A judge for the Eighth Judicial Circuit of Florida [official website] on Monday ruled the sedative midazolam hydrochloride is permissible in state executions. Florida is the only state in the US that uses the drug, which was implemented as part of its three-drug protocol in executions on October 15 and November 12. Witnesses of these executions voiced concern over the drug's ability to prevent pain. Following an attorney's challenge to the use of midazolam, the Florida Supreme Court [official website] stayed an execution scheduled for December 3 to December 27 and ordered [ruling, PDF] an evidentiary hearing into the use of the drug. In a two-day evidentiary review, the circuit judge held [Reuters report] there is no credible evidence the drug causes suffering or serious harm if administered in proper amounts. The Florida high court may review the findings from the circuit court's ruling and hear oral arguments on December 18.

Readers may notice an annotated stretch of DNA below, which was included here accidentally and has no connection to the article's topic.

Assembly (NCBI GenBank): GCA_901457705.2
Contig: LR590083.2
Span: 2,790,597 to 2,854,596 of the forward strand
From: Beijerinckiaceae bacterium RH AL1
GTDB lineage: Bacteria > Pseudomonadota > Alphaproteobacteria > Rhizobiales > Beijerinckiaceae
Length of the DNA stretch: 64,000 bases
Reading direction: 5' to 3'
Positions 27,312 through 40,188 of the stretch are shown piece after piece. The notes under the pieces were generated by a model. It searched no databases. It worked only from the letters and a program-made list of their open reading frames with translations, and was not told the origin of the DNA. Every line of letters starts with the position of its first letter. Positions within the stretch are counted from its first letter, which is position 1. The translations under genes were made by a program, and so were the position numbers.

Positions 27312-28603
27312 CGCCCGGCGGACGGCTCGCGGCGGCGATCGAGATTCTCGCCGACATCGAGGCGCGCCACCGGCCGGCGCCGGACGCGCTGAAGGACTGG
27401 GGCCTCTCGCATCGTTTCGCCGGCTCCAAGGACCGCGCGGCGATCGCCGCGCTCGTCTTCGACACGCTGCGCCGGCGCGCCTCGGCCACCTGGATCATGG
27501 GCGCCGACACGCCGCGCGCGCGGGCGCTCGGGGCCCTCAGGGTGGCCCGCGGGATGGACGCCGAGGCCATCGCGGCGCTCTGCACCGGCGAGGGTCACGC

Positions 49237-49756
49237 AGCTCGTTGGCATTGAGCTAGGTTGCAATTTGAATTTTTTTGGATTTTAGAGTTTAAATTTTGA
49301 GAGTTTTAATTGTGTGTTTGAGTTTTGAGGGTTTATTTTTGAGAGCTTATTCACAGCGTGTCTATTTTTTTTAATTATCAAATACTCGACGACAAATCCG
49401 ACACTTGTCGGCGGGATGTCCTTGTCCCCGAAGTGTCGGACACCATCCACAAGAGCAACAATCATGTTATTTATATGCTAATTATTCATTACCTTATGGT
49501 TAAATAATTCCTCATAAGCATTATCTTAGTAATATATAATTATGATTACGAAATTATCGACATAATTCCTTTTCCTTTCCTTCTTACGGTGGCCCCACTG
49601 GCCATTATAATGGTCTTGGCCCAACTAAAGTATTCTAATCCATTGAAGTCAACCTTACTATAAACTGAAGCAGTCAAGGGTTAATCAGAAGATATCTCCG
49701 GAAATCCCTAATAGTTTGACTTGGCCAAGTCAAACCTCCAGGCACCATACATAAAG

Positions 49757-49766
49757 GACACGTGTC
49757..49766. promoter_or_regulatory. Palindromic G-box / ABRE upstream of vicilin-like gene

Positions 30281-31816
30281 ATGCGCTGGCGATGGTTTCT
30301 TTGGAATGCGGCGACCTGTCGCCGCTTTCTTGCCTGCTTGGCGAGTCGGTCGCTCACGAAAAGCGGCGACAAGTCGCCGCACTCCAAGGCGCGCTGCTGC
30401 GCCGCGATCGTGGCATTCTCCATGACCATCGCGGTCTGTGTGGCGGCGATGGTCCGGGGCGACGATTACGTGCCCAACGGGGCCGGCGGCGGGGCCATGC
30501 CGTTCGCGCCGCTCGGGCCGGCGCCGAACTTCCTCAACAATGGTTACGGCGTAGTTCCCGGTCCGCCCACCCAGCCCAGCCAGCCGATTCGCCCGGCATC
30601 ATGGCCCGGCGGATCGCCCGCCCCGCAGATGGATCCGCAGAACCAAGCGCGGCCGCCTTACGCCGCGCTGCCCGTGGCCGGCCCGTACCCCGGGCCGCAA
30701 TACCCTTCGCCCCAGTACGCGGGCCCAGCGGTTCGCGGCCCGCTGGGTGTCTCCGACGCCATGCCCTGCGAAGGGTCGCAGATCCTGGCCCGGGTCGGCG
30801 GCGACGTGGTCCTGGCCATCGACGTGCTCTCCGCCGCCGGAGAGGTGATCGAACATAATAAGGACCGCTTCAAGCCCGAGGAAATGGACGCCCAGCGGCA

In the US there is a shortage of commonly used lethal injection drugs, forcing a number of states to modify their execution procedures. In part, the shortage follows the decision by a major European manufacturer to discontinue the sale of pentobarbital to prisons because the Denmark-based company opposes capital punishment. Last month Ohio declared a shortage of the drug pentobarbital, and the state intends to adopt [Reuters report] a new mixture of drugs including midazolam. Earlier this year the Arkansas state legislature approved a revision [JURIST report] to its lethal injection laws, which limited the authority of state corrections officers in determining which drugs are used in lethal injections.